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nature in secret, beneath the depths of the ocean; the other was produced and perfected by the same hand, in equal obscurity, on the banks of the Ayr. The former was suddenly brought to light, and shone for a season on the forehead of imperial beauty; the latter, not less unexpectedly, emerged from the shade, and dazzled and delighted an admiring nation, in the keeping of a Scottish peasant. The fate of both was the same : each was wantonly dissolved in the cup of pleasure, and quaffed by its possessor at one intemperate draught.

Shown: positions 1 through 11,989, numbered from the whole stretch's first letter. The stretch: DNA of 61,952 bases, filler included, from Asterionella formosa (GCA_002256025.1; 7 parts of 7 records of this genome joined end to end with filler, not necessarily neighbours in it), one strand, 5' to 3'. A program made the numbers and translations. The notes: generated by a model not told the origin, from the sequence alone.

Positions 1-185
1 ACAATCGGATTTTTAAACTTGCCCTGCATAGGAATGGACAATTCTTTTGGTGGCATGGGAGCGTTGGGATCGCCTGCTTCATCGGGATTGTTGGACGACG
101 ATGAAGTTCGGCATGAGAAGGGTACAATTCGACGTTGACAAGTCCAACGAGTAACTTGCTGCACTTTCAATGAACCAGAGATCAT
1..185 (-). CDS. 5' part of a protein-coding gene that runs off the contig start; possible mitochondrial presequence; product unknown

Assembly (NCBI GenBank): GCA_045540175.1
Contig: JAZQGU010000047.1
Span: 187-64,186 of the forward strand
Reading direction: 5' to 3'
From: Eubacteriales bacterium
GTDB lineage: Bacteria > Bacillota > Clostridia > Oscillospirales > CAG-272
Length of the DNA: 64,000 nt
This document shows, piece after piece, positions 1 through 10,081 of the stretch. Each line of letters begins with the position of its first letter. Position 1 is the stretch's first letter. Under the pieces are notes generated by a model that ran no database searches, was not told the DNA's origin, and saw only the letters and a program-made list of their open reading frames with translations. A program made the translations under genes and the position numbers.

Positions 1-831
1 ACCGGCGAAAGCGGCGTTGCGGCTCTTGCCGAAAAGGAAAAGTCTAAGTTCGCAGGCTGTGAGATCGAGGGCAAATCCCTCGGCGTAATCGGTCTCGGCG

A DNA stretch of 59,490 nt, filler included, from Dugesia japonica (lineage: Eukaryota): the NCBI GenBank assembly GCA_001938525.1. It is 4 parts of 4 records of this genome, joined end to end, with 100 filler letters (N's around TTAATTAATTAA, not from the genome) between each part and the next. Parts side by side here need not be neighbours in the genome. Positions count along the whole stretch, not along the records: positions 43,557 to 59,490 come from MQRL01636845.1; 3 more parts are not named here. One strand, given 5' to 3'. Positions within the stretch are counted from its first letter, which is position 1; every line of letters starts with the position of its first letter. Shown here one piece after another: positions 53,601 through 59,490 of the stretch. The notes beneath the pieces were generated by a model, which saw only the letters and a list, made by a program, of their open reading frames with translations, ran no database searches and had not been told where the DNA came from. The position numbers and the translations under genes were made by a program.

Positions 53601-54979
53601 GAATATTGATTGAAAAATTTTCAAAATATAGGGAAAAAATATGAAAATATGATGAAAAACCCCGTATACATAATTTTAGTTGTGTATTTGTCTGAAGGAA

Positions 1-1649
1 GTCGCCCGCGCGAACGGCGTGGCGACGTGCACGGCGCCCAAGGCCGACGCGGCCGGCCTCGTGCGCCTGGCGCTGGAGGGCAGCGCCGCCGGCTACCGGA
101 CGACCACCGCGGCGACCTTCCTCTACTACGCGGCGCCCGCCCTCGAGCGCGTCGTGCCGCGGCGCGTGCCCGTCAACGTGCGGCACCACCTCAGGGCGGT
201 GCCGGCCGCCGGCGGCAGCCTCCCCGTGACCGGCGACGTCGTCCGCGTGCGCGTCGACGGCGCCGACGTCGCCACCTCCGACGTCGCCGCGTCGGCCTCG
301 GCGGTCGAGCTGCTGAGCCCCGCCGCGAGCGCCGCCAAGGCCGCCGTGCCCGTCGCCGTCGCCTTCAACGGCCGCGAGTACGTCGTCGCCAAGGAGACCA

RETROSPECT OF LITERATURE,
· FROM THE EARLIEST PERIOD TO THE TWELFTH
CENTURY OF THE CHRISTIAN ERA.
The Permanence of Words.
An eloquent, but extravagant, writer has hazarded the assertion, that “ words are the only things that last for ever.”* Nor is this merely a splendid saying, or a startling paradox, that may be qualified by explanation into common-place; but with respect to man, and his works on earth, it is literally true.
Temples and palaces, amphitheatres and catacombsmonuments of power, and magnificence, and skill, to perpetuate the memory, and preserve even the ashes, of those who lived in past ages — must, in the revolutions of mundane events, not only perish themselves by violence or decay, but the very dust in which they perished be so scattered, as to leave no trace of their material existence behind. There is no security be
* The late Mr. William Hazlitt.